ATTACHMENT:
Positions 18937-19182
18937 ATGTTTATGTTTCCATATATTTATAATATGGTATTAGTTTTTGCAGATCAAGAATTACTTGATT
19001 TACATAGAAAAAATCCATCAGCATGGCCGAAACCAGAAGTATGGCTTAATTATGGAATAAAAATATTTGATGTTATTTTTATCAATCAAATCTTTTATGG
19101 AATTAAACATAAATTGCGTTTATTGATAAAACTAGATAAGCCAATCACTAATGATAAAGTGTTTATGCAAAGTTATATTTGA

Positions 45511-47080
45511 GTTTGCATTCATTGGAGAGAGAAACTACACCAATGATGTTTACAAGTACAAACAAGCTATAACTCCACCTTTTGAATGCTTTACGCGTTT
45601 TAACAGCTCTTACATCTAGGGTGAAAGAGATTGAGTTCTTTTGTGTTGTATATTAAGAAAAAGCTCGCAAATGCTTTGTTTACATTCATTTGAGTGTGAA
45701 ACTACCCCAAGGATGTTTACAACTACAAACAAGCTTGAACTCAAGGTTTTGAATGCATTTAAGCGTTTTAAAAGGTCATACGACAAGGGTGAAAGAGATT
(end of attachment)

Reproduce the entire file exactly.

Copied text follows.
Positions 18937-19182
18937 ATGTTTATGTTTCCATATATTTATAATATGGTATTAGTTTTTGCAGATCAAGAATTACTTGATT
19001 TACATAGAAAAAATCCATCAGCATGGCCGAAACCAGAAGTATGGCTTAATTATGGAATAAAAATATTTGATGTTATTTTTATCAATCAAATCTTTTATGG
19101 AATTAAACATAAATTGCGTTTATTGATAAAACTAGATAAGCCAATCACTAATGATAAAGTGTTTATGCAAAGTTATATTTGA

Positions 45511-47080
45511 GTTTGCATTCATTGGAGAGAGAAACTACACCAATGATGTTTACAAGTACAAACAAGCTATAACTCCACCTTTTGAATGCTTTACGCGTTT
45601 TAACAGCTCTTACATCTAGGGTGAAAGAGATTGAGTTCTTTTGTGTTGTATATTAAGAAAAAGCTCGCAAATGCTTTGTTTACATTCATTTGAGTGTGAA
45701 ACTACCCCAAGGATGTTTACAACTACAAACAAGCTTGAACTCAAGGTTTTGAATGCATTTAAGCGTTTTAAAAGGTCATACGACAAGGGTGAAAGAGATT